MARTINA McBRIDE is perhaps the best known female powerhouse in the current County industry. Her voice can rock out, as demonstrated on CMT Crossroads with Pat Benetar, but it can take the most simple quiet tune, and add a complex and rich vocal that surpasses any other tune. And she uses her voice for bettering the world, bringing awareness to domestic violence, bullying, and body image. When you hear her suddenly go to the chorus of "Independence Day" fireworks set off shivers through your body, and nothing quite compares.
CONNIE SMITH grew up singing in dance halls (barns, really), bars, and churches. And she grew up without microphones. Hence her powerful voice. But it's not just loud; it's filled with awe, heartache, and passion. Her debut single "Once a Day" in 1964 brought a whole new level to County Music and set the standard for female vocalists to come.
ADELE, to me, sounds like a modern day, Bluesier, Connie Smith. I'd lvoe for her to cover a Smith tune, or Smith to cover "Someone Like You". There's the break in the voice, the tenderness , the hurt, that both express. And Adele has done it for a wider audience with well-crafted songs and catchy melodies.
TAMMY WYNETTE followed in Smith's footsteps with a classic voice that rang out and fizzled too soon. She surprisingly didn't sing too loudly too often, only sparingly when a song demanded a certain tone and emotion, such as in "Stand by Your Man", delivering a testament of fortitude and loyalty, maybe even a hint of self-denial to tell yourself that.
PATSY CLINE is the epitome of a beautiful and powerful raw voice, full of emotion. Her full, throaty tone embraces the cracks in her voice that show utter heartbreak. She set the standard for female singers to come in all genres with a voice that transcended boundaries of Country to the world of Pop.
WYNONNA JUDD's soul can be heard when she sings in an Elvis-like manner. When singing tunes like "I Saw the Light" or "No One Else on Earth", Wynonna brings out a Blues influence that can rarely be matched. Even when she softly croons on "Flies on the Butter" or "Come Some Rainy Day", she opens your heart with raw emotional power.
REBECCA LYNN HOWARD has written many hit singles in Nashville, but when it comes to her own performing career, she hit her mark with the single "Forgive," in which she showed off her stunning range as a vocalist. When Howard softly cries in the verses and lets it all out in the chorus, we feel her pain. She's had song recorded by the most powerful voices in Country, from Trisha Yearwood and Martina McBride, to those of up-and-coming powerful voices. Her latest album showcases how she uses her voice in a less Country croon and more of a Blues vibe.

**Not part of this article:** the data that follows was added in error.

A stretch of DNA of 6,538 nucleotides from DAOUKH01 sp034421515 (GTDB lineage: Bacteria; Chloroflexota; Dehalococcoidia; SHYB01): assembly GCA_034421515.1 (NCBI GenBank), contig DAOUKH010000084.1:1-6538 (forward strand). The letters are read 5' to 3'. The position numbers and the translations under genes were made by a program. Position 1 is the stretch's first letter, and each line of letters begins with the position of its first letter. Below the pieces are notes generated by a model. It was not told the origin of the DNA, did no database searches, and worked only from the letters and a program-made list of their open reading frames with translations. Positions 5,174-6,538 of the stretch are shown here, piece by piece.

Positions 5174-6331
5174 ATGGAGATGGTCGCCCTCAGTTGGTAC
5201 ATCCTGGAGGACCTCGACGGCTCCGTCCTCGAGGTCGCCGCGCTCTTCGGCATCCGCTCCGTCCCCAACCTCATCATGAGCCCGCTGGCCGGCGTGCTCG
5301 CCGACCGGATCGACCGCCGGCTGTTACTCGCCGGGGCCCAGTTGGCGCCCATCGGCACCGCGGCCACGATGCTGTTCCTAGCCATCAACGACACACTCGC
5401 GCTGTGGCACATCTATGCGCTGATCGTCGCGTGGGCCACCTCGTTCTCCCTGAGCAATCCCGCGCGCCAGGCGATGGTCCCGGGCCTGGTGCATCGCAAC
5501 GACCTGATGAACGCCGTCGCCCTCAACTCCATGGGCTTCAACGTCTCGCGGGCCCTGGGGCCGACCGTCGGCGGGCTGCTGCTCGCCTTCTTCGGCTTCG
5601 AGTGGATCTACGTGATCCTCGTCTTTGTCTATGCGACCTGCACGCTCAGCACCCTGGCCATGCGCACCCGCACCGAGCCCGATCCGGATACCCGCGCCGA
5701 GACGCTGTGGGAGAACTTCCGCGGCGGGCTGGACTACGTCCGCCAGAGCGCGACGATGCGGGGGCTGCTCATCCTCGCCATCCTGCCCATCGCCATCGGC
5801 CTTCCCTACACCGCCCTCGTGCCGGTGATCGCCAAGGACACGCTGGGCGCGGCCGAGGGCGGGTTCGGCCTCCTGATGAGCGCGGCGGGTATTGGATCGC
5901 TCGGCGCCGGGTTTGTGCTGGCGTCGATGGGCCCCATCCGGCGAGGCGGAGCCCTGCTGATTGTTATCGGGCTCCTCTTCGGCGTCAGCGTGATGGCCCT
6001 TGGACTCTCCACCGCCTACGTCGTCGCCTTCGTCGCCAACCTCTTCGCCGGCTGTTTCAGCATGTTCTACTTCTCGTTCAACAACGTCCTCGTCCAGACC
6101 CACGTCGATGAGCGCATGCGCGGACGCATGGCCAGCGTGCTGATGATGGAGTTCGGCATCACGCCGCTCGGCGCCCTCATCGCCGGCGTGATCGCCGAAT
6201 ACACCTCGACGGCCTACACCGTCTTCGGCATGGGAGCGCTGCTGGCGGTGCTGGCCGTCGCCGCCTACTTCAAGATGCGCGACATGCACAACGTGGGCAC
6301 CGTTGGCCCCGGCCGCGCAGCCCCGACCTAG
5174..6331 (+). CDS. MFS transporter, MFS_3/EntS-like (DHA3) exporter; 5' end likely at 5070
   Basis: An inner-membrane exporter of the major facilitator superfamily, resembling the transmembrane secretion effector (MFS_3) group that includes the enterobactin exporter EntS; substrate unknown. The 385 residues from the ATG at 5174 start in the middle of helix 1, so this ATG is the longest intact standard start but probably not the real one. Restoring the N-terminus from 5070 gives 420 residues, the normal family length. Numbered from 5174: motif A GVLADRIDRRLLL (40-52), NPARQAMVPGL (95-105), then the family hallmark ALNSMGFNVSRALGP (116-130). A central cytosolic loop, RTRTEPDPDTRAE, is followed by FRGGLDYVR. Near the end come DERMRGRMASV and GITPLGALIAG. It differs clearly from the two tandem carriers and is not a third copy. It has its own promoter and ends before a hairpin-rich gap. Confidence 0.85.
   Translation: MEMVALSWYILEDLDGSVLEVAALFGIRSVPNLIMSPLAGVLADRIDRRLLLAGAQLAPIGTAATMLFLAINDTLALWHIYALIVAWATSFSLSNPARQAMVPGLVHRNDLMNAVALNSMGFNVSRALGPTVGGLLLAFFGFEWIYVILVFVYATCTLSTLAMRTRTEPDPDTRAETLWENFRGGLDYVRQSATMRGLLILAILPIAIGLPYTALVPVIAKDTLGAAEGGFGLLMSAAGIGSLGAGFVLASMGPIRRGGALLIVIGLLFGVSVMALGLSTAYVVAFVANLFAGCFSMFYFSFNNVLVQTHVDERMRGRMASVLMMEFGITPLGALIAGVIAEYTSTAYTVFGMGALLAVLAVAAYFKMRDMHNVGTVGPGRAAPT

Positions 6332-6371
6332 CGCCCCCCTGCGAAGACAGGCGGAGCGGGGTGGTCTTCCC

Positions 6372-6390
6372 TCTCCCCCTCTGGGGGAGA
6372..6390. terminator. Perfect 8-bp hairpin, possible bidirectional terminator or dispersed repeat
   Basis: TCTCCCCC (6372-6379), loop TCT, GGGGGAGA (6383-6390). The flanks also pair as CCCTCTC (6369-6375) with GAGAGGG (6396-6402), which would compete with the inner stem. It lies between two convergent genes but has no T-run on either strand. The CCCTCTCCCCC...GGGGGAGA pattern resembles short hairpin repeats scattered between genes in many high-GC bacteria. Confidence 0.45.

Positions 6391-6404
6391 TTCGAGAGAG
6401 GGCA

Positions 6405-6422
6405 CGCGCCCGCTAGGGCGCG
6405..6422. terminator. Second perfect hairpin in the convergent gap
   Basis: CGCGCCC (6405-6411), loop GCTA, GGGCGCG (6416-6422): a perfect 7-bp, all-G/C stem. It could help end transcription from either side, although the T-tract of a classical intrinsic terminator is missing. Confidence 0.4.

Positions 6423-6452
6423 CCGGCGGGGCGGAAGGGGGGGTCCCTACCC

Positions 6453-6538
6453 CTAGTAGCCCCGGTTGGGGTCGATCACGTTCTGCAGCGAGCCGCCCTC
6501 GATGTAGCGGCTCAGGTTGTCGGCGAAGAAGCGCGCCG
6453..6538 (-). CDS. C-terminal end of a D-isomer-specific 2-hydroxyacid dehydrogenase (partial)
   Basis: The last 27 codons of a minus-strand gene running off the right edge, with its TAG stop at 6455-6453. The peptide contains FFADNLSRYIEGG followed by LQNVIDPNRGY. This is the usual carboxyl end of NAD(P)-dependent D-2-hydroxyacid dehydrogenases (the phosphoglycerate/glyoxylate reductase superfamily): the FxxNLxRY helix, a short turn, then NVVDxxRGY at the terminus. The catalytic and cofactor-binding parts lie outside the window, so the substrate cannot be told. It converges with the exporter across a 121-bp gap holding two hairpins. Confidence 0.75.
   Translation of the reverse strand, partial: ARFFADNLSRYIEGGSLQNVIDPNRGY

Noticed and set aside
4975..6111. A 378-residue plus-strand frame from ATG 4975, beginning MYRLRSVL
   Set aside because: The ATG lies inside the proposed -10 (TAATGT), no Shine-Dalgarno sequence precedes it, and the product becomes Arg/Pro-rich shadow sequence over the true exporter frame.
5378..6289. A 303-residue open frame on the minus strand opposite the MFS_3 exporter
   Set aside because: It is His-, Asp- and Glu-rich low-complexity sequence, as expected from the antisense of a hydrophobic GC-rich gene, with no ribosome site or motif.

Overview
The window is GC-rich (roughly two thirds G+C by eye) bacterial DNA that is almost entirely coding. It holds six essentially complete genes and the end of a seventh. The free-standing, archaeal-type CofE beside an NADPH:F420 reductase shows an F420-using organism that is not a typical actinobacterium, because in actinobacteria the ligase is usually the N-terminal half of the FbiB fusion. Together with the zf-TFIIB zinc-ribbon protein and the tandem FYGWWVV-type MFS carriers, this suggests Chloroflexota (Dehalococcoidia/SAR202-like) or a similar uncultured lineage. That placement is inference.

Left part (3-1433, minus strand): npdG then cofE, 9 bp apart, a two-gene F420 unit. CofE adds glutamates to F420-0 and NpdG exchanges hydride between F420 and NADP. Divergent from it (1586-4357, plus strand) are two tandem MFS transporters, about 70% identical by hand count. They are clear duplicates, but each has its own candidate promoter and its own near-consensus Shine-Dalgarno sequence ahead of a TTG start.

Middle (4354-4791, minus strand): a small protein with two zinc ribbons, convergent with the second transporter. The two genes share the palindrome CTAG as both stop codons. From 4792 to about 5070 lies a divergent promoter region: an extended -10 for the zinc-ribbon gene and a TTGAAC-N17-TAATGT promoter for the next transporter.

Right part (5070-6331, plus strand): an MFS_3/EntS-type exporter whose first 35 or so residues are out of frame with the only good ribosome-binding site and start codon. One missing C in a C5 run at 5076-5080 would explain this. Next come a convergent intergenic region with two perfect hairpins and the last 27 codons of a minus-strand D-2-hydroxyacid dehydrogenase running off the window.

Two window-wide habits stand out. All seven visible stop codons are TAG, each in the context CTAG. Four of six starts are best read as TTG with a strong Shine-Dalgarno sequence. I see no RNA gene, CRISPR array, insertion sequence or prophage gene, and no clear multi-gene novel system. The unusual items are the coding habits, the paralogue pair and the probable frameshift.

JENNIFER HUDSON is a surprising addition. I didn't think much of her as an artist until she sang at the Grammys. Her rendition of "I Will Always Love You", while honoring Whitney, was just different enough, but just as powerful.
TRISHA YEARWOOD, like Martina, is a modern classic with powerful vocals and an impressive range of song versatility. She can sing the Blues, a Rock song, a Pop song, then turn around and sing what she does just as well: Country. When she sings Howard's "I Don't Paint Myself into Corners Anymore", I break down. She fills it with raw power and transcends genre, from the lowest note and softest sound to the loudest break in her voice, I weep like a child.
MAURA O'CONNELL is from Ireland, but current resides in the U.S. O'Connell is based in Nashville and is marketed as a Folk/Bluegrass singer on a Folk/Bluegrass label. Her music is an eclectic combination of Irish, Scottish, Bluegrass, Folk, and Rock, giving her a distinct sound in the accompanying music. But what truly stands out is her voice. As aforementioned, O'Connell knows her voice is her instrument; she doesn't play anything else. Her most recent album Naked with Friends showcases that instrument and demonstrates how it can be used with multicultural influences of Spain, Ireland, and Appalachia. Her deep tone resonates in your bones, and her live performances are stunningly aching. I've never seen anything quite like it.
HONORABLE MENTIONS go to the singers with less versatility in the use of their voices and/or less training.
BRANDI CARLILE harkens the same tone as Patsy Cline but with less quality and more rawness. Her ability to rock out then creatively croon on the next tune provides solid versatility, but her voice can run wild and unfiltered. Her emotions are so powerful that her voice strays from consistency and quality.
ANN WILSON is only one half of a dynamic duo, but her lungs are full of fire. You can hear the anger, the rage, the passion, but you can also hear the vulnerability in songs like "Magic Man". Though, not the best and varied voice, she clearly has a strong one.
CARRIE UNDERWOOD has a wonderful voice and tone, but I think she uses it not to her full potential and actually rather lazily. Her nasally voice can be grating, especially since she sings loud on every song. She needs some volume control to suit the emotion of a song and bring it to its full potential and meaning.
FAITH HILL has an underappreciated voice. Her voice betters with age, in tone, quality, and control. Though she doesn't portray emotion as well as the rest on the list, her voice is surely one of the best in contemporary pop music.
Oh, I didn't mention Christina Aguilera or Celine Dion? That's funny...
Oh, I didn't mention Christina Aguilera or Celine Dion? That's funny...